Reaction has been mixed in France to President Emmanuel Macron’s decision to join the United States and Britain in launching strikes against the Syrian regime.
On Saturday, French Foreign Minister Jean-Yves Le Drian described the joint military action as justified, limited and proportionate and said it’s objectives had been realized.
“A large part of his chemical arsenal has been destroyed,” Le Drian told France’s BFMTV in an interview, referring to Syrian leader Bashar al-Assad.
On Thursday, Macron said France has proof,” the Syrian regime used chemical weapons.
Macron’s decision to join the military action is a sharp break from his predecessor, Francois Hollande. Hollande also pushed for strikes against the Syrian regime following a chemical attack. But when the United States did not act, under former President Barack Obama, France’s military stayed put as well.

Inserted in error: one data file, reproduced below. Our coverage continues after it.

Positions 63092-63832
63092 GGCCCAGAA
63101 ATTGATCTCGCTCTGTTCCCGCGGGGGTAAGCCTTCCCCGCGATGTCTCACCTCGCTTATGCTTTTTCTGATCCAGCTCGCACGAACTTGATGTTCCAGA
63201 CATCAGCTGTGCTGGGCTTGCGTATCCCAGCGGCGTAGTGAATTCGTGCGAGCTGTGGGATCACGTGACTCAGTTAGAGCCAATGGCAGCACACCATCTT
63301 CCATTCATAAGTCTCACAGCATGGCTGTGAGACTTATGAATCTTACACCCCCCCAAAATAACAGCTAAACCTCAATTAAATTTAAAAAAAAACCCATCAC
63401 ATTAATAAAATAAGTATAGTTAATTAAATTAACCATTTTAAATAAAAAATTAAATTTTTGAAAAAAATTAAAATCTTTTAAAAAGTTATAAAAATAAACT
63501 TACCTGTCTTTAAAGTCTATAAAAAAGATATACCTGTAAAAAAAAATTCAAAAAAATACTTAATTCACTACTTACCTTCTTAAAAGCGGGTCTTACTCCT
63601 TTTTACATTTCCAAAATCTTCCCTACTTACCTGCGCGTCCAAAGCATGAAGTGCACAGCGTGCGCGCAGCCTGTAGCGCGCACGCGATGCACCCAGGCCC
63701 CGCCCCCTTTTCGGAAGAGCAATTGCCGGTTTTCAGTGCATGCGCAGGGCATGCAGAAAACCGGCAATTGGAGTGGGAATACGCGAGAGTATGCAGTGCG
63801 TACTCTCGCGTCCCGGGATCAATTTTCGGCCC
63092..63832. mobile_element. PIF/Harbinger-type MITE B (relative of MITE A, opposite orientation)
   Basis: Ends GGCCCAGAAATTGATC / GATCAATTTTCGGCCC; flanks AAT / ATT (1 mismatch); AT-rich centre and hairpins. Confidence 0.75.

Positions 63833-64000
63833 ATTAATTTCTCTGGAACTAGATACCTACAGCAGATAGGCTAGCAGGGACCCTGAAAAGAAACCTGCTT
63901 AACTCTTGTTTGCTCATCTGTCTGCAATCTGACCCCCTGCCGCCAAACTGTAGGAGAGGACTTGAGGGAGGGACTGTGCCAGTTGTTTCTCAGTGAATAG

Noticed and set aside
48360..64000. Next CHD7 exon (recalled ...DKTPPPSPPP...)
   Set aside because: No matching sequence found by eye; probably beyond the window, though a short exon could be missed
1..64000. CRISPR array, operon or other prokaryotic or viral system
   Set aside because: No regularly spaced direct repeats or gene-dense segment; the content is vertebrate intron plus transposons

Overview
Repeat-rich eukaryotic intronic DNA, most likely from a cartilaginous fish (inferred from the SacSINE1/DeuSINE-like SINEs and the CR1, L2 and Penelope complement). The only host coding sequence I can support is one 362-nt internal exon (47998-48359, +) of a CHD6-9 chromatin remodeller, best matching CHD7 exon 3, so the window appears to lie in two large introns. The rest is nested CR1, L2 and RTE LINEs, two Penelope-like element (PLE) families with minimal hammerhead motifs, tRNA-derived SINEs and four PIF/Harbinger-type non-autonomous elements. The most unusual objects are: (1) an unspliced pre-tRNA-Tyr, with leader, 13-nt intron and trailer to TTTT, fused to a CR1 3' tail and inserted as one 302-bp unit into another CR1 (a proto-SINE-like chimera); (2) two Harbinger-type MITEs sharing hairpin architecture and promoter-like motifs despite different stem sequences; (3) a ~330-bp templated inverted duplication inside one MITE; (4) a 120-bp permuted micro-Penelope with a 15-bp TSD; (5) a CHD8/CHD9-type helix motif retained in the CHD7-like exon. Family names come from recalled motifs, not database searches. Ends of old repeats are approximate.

On Saturday, far left and far right lawmakers sharply criticized France’s decision to join the United States in launching the strikes.
National Front leader Marine Le Pen, who lost to Macron’s during France’s 2017 presidential vote, warned via Twitter France risked losing its status as an “independent power,” and the strikes could lead to “unforeseen and potentially dramatic consequences.”
Far left politician Jean-Luc Melenchon also took to Twitter to denounce the French action, calling the strikes an “irresponsible escalation” that did not have European or French Parliament backing. Macron has promised a parliamentary debate on the strikes.
Not surprisingly, members of Macron’s ruling centrist La Republique en Marche (LREM) party have backed the military action. Party head Christophe Castaner called them “necessary and life-saving,” and said France could not remain “blind and dumb” in reaction to the suspected chemical weapons attack.
Similarly, Socialist Party head Olivier Faure said the “repeated” chemical attacks allegedly carried out by the Syrian government “demanded a reaction.” But, Faure added, “it is urgent that new discussions open,” at the United Nations.